Facebook in China

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mege

Main Question or Discussion Point

There is a http://online.wsj.com/article/SB10001424052702304778304576375810359779964.html" talking about Facebook attempting to break into the China market. Zuck sees China as an opportunity and is even learning the language (per the article).

How can Facebook's openness & privacy function in China, esspecially given China's clashes with Google and Yahoo?

Personally, I think Facebook will lose a lot of 'privacy credability' if they go into China with any arrangement ala-almost-Google with China's government. What that arrangement will be is anyone's guess. I feel that this will be a wakeup call for Zuck and he will see that multicultural-extention of Facebook doesn't just mean a different UI for different regions and that some of the core ideals are fundamentally opposed to the authoritarian nature of China.
 
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Answers and Replies

  • #2
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The difference between Facebook and Google is that Google actually (sometimes) tries to protect users' privacy. Facebook actively tries to remove users' privacy.
 
  • #3
drankin
The difference between Facebook and Google is that Google actually (sometimes) tries to protect users' privacy. Facebook actively tries to remove users' privacy.
Can you provide any references to support this conclusion?
 
  • #4
Evo
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Can you provide any references to support this conclusion?
Facebook has a long, bad history of selling members info and other breeches of privacy. It's been in the news for years.
 
  • #5
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Can you provide any references to support this conclusion?
http://nakedsecurity.sophos.com/2011/06/07/facebook-privacy-settings-facial-recognition-enabled/" [Broken]'s one example where they enabled by default, without asking, a feature which reduces privacy.

Basically any time they introduce a new feature, or change any of the settings options, they default everyone to "share as much as possible".
 
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  • #6
ideasrule
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http://nakedsecurity.sophos.com/2011/06/07/facebook-privacy-settings-facial-recognition-enabled/" [Broken]'s one example where they enabled by default, without asking, a feature which reduces privacy.

Basically any time they introduce a new feature, or change any of the settings options, they default everyone to "share as much as possible".
That feature looks through your photos, tries to learn what your face looks like, and tries to detect recognize your face in your friends' photos. Your friend, who's probably a sentient human with perfect facial recognition ability, can look through your albums and do the same thing with 100% accuracy. Why is it OK for a possibly-malicious human to look through your photos, but not OK for a computer algorithm that doesn't work most of the time to do the same?
 
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  • #7
DaveC426913
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That feature looks through your photos, tries to learn what your face looks like, and tries to detect recognize your face in your friends' photos. Your friend, who's probably a sentient human with perfect facial recognition ability, can look through your albums and do the same thing with 100% accuracy.
:eek:

I do not know what kind of friends you keep. My friends are my friends because they are not malicious. By definition I trust them more than a computer algorithm to have a conscience when it comes to something that might hurt me.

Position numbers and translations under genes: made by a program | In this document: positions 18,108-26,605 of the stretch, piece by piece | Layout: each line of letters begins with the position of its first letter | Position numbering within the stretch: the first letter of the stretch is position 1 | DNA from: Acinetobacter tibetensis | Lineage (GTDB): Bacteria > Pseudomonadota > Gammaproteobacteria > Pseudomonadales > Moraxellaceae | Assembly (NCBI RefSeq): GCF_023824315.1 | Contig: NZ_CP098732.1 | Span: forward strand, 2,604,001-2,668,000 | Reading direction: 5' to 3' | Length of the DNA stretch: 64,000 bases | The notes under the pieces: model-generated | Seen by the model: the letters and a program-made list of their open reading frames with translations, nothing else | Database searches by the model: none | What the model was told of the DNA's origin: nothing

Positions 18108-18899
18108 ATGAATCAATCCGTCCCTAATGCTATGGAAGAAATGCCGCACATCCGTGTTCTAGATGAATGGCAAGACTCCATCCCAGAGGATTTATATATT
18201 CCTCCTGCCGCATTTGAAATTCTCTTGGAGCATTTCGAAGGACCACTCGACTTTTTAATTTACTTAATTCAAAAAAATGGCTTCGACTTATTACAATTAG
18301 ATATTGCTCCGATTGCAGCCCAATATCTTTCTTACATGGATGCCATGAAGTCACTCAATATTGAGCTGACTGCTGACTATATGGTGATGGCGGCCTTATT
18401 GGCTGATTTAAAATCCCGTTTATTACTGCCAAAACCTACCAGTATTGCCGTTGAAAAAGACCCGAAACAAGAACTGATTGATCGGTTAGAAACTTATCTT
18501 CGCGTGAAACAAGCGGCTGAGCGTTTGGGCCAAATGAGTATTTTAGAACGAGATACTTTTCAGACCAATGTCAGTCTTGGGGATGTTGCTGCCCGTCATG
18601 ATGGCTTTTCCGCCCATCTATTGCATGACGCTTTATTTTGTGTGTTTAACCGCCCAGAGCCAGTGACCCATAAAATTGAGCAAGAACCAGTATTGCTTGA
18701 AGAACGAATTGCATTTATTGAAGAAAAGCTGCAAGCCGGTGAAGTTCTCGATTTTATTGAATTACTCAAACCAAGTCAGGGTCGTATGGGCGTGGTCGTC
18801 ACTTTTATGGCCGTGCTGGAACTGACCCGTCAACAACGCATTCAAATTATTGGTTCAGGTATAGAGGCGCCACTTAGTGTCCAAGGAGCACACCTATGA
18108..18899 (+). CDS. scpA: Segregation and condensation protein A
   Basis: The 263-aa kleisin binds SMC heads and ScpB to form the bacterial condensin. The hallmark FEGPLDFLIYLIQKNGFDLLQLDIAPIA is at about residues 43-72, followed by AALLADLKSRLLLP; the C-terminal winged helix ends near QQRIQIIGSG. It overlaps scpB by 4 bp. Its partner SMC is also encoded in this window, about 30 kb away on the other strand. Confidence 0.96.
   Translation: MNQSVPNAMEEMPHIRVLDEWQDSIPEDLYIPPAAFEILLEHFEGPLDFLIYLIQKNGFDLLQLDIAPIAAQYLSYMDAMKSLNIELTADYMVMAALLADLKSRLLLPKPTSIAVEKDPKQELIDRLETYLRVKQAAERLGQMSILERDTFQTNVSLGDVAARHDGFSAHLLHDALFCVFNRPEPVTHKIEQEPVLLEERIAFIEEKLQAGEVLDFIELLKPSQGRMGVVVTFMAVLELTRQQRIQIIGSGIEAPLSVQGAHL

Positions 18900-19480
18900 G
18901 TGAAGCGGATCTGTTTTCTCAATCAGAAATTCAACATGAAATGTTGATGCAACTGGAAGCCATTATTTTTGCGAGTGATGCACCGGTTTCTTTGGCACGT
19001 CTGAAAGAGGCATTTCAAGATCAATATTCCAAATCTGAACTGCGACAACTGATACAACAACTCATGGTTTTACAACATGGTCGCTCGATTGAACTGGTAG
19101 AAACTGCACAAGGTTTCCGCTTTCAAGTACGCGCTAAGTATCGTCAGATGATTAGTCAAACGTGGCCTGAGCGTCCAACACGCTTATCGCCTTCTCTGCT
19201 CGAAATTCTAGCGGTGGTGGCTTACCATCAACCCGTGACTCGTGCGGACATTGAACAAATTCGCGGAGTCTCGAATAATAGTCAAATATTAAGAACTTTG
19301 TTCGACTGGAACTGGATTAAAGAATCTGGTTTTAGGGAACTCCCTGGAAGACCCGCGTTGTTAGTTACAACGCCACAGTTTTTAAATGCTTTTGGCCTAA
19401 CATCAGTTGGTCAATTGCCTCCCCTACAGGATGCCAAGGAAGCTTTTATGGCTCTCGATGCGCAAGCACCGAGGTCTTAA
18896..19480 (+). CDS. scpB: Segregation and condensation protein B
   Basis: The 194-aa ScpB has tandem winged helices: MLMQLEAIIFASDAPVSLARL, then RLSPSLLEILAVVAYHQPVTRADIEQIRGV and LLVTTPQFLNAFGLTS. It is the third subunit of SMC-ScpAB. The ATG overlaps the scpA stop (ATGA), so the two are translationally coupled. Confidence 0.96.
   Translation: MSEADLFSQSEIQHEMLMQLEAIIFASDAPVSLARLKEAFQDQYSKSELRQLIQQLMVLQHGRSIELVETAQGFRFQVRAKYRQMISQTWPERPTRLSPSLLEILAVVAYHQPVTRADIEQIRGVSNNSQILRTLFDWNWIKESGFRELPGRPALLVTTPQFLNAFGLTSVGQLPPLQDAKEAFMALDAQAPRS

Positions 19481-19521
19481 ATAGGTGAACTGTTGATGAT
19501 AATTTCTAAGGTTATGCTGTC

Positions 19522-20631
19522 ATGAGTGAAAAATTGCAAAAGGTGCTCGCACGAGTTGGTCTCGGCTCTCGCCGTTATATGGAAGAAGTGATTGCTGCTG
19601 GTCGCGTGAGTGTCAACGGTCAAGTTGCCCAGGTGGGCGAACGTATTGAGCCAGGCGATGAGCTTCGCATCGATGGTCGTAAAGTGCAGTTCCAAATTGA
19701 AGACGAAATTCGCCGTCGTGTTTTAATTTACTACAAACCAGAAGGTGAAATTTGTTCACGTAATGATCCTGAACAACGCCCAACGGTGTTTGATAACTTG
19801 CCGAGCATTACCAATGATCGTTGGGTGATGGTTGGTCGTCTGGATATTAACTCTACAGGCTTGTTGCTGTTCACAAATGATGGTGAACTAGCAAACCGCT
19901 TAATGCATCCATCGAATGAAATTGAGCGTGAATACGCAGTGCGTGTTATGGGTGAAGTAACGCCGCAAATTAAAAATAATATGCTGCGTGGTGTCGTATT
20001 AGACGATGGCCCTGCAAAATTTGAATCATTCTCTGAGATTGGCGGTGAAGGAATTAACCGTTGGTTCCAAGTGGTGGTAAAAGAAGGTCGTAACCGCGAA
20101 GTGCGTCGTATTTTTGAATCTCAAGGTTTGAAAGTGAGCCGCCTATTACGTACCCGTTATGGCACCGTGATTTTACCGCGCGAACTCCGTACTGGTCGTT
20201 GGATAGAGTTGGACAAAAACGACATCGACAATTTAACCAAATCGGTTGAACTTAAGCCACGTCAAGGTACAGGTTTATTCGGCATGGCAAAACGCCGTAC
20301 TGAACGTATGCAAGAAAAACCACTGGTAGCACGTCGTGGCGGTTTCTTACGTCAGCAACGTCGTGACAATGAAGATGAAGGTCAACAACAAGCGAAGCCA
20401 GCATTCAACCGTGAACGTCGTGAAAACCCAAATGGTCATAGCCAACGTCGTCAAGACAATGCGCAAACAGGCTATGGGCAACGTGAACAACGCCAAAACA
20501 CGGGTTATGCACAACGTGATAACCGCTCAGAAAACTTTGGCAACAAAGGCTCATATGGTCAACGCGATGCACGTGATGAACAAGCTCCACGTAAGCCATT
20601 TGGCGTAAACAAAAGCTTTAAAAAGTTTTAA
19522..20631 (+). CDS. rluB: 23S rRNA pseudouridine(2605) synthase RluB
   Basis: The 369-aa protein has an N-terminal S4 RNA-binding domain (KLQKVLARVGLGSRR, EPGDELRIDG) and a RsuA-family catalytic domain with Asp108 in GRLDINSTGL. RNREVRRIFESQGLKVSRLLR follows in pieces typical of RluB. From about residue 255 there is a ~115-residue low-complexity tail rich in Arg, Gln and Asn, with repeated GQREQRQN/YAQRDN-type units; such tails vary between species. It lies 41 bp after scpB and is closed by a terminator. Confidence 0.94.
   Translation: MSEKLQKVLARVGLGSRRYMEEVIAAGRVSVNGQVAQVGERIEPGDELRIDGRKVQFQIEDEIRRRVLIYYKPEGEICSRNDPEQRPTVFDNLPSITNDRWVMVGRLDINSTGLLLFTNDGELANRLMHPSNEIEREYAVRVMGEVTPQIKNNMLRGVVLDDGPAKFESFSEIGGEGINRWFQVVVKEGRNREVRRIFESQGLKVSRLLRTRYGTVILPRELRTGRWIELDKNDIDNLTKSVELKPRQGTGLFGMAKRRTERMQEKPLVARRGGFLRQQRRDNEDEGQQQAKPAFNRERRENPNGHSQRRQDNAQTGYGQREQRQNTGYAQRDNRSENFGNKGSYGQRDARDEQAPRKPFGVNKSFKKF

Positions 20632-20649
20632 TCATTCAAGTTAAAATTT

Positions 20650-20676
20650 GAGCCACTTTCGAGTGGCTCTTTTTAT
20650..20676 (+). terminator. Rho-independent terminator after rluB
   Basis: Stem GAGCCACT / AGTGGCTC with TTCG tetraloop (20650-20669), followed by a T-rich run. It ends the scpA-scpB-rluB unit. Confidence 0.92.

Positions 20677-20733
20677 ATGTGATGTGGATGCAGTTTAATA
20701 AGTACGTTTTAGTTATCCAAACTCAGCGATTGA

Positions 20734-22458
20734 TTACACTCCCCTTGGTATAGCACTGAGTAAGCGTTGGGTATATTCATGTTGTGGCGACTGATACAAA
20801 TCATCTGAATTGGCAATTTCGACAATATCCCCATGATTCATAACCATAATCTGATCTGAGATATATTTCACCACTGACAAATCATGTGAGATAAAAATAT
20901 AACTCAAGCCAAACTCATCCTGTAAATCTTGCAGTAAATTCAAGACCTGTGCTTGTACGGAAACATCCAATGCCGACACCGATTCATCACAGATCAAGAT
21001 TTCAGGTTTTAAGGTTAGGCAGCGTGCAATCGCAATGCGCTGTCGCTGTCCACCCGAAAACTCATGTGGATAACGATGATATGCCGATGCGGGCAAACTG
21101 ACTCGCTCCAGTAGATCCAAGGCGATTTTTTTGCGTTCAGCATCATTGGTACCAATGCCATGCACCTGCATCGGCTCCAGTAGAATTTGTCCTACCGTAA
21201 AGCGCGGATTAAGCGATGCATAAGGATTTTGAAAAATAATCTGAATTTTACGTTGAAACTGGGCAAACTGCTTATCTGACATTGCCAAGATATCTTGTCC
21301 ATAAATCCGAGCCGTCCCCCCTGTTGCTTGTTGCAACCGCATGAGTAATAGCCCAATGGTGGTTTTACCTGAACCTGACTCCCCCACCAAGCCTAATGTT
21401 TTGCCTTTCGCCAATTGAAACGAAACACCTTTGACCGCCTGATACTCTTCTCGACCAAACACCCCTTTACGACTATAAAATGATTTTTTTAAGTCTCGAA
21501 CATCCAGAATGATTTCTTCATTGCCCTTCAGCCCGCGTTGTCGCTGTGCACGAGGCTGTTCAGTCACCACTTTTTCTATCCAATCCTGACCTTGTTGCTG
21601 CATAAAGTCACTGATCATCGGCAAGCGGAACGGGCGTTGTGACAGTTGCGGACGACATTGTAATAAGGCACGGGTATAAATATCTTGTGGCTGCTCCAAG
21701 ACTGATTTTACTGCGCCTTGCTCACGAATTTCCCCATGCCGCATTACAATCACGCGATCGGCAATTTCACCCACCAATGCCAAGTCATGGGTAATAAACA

So, to answer your question explicitly:
Why is it OK for a possibly-malicious human to look through your photos, but not OK for a computer algorithm that doesn't work most of the time to do the same?
Because I do not wish to let a computer program have access to private things when it has no conscience but its own self-seeking goal.
 
  • #8
ideasrule
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Because I do not wish to let a computer program have access to private things when it has no conscience but its own self-seeking goal.
The computer program has no "self-seeking goal". It has no intelligence, no consciousness, and ergo no goal. Presumably, you're worried about the humans looking at the output of the program, but aren't those supposed to be your friends? The face detection feature doesn't show your face to random strangers, only to your friends, who can browse through your albums anyways.
 
  • #9
DaveC426913
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The computer program has no "self-seeking goal". It has no intelligence, no consciousness, and ergo no goal.
?? Intelligence or consciousness has nothing to do with goal.

If it did not accomplish the goal of recognizing my face in photos, it would not be much of a algorithm (program), now would it?

That goal benefits Facebook, not necessarily me.
 
  • #10
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Facebook will never break into China's market because China has its own "Facebook" called Xiaonei, its basically the same thing as but in mandarin. Its very developed...
 
  • #11
540
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Facebook will never break into China's market because China has its own "Facebook" called Xiaonei, its basically the same thing as but in mandarin. Its very developed...
The name has been changed to Renren :tongue:
 
  • #12
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The name has been changed to Renren :tongue:
Oh ok... I don't use it but I have friends that do. Facebook has zero market in China...
 
  • #13
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The computer program has no "self-seeking goal". It has no intelligence, no consciousness, and ergo no goal. Presumably, you're worried about the humans looking at the output of the program, but aren't those supposed to be your friends? The face detection feature doesn't show your face to random strangers, only to your friends, who can browse through your albums anyways.